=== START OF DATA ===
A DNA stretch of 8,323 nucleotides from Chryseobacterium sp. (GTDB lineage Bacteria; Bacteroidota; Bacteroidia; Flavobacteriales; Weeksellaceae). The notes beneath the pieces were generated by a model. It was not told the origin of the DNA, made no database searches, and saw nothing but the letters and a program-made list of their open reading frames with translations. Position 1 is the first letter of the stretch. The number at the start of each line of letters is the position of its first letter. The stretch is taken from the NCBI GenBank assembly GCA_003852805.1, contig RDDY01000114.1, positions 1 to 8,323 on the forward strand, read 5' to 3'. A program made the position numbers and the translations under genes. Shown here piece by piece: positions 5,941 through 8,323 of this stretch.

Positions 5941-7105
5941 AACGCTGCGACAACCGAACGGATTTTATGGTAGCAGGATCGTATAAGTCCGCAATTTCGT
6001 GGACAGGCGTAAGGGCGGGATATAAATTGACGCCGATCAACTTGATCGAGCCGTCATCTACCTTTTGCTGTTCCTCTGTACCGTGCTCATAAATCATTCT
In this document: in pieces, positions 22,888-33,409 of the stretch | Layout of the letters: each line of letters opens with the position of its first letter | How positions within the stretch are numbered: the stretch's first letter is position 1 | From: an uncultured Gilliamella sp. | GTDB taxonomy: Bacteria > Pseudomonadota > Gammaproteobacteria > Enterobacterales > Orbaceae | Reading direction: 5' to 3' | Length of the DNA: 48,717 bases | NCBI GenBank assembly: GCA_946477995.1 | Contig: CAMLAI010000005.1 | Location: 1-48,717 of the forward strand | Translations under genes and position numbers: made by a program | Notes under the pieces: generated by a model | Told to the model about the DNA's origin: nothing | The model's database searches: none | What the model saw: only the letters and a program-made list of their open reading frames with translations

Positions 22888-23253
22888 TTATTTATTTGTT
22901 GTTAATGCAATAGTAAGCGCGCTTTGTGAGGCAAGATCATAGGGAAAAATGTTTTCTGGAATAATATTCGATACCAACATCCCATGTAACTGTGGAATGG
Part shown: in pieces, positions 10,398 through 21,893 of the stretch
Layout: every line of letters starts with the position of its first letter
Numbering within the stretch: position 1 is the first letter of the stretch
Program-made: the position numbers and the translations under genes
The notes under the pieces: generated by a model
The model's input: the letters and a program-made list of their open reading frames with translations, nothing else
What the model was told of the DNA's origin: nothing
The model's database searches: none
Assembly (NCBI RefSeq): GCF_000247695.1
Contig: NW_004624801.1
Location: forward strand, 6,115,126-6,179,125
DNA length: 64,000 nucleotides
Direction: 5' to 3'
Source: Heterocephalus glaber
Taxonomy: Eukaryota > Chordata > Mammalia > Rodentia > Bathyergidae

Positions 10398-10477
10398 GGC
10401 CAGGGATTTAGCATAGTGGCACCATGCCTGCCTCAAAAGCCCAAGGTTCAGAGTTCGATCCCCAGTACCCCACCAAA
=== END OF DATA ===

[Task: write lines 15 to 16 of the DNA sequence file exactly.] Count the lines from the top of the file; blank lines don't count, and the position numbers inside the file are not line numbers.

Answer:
What the model was told of the DNA's origin: nothing
The model's database searches: none